Johnson’s critics have acted out of concern that leaving the EU without an agreed trade deal and clarification of points of law could be disastrous for the economy, and the citizens of the country. There have been warnings from medical professionals and business leaders of job losses, drug shortages, food shortages, flights being grounded, and various other nightmare scenarios. Some of the claims may be exaggerated, but the general agreement is that it wouldn’t be good. Johnson himself admits that it wouldn’t be ideal, but also said he’d leave without a deal if one couldn’t be obtained. His issue is that – as a man with a reputation for occasionally playing fast and loose with the truth – nobody believed he’d be able to get a deal.
As a result, they went to work faster than he could have imagined. On Tuesday, September 3rd – the first day of the new Parliamentary session – they voted to wrest control of Parliamentary debate time away from him. On the following day, they used that time to propose and then vote on a bill that would prevent the UK from leaving without a deal in any circumstances. The bill passed. Johnson’s hands instantly became tied. He could no longer make good on his promise. He had one option left available to him, and now he’s trying to take it.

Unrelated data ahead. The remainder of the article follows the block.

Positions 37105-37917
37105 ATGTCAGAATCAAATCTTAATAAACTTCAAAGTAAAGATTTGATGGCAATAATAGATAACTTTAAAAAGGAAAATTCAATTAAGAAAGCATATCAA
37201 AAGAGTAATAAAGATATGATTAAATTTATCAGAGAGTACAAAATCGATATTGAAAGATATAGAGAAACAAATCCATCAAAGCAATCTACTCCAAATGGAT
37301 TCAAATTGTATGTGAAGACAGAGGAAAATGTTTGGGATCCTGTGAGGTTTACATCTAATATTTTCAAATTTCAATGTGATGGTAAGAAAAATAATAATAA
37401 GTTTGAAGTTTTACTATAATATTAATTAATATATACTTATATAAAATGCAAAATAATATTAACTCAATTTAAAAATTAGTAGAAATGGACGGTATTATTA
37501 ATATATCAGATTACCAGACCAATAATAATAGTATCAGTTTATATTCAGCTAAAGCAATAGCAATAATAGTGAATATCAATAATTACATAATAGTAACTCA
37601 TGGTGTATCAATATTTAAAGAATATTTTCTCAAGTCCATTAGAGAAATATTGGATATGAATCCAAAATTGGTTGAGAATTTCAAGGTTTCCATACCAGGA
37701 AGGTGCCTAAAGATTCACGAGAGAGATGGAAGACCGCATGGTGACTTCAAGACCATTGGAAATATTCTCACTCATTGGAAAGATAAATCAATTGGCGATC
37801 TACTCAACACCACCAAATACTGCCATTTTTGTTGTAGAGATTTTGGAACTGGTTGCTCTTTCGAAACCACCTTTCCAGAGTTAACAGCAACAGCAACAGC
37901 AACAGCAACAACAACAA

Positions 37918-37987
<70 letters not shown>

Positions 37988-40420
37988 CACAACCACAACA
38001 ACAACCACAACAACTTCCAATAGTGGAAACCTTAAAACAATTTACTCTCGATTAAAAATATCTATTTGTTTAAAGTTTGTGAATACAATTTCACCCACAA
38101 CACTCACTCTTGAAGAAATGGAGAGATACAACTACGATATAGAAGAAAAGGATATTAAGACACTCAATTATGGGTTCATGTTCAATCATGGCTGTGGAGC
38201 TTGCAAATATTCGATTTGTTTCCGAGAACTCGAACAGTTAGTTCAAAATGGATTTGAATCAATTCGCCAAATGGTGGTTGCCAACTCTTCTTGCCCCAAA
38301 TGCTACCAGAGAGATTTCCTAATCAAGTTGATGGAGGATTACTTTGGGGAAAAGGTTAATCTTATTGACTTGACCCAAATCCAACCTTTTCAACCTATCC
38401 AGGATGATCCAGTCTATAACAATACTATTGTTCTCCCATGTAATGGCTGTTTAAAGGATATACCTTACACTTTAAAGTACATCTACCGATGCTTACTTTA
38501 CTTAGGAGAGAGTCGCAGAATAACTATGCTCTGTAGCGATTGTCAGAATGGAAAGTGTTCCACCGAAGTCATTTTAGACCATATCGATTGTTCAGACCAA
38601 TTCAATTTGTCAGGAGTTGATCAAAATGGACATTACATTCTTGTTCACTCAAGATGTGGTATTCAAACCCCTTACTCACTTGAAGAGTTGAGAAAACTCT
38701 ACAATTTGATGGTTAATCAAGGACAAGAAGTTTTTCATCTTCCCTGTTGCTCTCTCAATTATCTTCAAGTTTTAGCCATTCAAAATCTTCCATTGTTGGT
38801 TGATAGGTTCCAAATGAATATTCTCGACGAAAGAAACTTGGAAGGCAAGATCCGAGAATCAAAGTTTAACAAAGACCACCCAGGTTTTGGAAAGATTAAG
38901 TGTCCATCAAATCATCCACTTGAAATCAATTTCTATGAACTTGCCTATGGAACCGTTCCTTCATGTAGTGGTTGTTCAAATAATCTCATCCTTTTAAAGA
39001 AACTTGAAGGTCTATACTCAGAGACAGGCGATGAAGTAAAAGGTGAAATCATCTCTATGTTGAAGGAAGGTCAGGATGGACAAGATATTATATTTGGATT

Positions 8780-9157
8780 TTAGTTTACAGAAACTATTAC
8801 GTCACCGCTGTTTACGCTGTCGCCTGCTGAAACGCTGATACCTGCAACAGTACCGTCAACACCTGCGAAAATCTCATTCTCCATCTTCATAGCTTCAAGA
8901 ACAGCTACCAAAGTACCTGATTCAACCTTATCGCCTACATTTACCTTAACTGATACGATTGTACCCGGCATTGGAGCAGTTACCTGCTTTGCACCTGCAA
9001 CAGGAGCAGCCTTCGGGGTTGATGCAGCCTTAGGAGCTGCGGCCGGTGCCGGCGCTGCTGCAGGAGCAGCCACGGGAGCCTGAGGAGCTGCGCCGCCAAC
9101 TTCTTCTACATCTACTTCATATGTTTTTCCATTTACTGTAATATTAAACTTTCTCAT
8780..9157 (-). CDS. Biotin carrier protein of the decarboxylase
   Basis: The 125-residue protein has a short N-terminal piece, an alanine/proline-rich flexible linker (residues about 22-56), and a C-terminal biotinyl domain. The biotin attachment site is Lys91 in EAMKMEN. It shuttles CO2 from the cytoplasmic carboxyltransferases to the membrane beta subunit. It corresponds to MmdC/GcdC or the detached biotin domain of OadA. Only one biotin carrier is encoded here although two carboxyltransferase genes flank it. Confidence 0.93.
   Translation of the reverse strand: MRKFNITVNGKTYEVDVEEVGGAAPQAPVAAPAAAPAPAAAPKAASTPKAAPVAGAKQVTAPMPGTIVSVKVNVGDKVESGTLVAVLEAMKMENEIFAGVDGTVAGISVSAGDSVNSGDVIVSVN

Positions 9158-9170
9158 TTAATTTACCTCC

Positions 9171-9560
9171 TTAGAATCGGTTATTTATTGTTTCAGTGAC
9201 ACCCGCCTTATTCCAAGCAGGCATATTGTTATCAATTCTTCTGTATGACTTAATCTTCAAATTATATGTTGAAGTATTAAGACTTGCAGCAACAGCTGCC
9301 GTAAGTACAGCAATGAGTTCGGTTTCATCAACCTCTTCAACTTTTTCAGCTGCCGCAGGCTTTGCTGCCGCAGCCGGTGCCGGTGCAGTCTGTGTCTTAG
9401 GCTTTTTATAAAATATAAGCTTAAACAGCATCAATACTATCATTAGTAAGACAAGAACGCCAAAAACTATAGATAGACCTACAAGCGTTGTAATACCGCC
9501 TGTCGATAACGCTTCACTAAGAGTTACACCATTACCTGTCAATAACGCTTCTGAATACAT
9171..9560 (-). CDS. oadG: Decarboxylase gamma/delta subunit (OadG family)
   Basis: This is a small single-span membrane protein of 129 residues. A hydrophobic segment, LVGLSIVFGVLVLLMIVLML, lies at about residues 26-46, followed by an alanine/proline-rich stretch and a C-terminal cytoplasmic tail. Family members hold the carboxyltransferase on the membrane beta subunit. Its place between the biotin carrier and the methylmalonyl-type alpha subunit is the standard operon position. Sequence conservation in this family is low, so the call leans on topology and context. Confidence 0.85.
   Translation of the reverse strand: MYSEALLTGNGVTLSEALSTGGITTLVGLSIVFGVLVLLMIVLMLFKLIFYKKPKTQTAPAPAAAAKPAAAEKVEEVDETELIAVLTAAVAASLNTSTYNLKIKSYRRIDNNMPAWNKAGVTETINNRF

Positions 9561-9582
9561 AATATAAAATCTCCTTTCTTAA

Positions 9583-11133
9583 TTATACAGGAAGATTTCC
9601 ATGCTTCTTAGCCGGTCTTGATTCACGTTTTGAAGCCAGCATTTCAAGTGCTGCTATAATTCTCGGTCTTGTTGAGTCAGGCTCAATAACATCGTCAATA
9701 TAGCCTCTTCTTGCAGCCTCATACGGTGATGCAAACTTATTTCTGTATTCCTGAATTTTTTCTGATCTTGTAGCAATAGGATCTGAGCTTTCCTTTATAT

Yet Another General Election
In the US, Presidential terms last for four years. In the UK, terms in office are supposed to last for five. When David Cameron won the 2015 election, there shouldn’t have been another one until 2020. When his successor Theresa May called a snap election after badly misjudging her popularity with voters in 2017, she lost almost her entire Parliamentary majority. That should have been it until 2022. Now, Britain is heading for a third General Election in five years. If Johnson loses, he’ll go down as one of the shortest-serving Prime Ministers in British history.
Whether he will or not is another matter. The political scene in Britain is very different today even to how it was in 2017. Not even an expert betting strategist would be able to confidently tell you where to put your money if you want to place a stake on this. There are more possible outcomes than there are potential winning combinations when you open late casino. There will likely be more heads rolling than there are reels rolling in a game of mobile slots. In fact, the biggest difference is that eventually, a good mobile slots game will provide you with a result you’re likely to be happy with. There’s no sign that a General Election in Britain will do anything of the sort.
If Johnson pledges – as he’s seemingly now been forced to – to seek a deal with the European Union, he’ll hemorrhage support and votes to the Brexit Party, which has taken a harder line in its view of Europe and No Deal. If he pledges to leave without a deal, he’ll lose support from moderate voters. On the other side, voters who wish to remain within the European Union are faced with a choice between Labour’s Jeremy Corbyn – frequently accused in the British press of being a Communist – or the completely untested Liberal Democrat party and their leader Jo Swinson. The most likely outcome might be a hung Parliament, in which no party or leader has overall control.
Should that happen, Britain will be right back where it started – and Brexit will be renewed on our TV screens for another gripping season.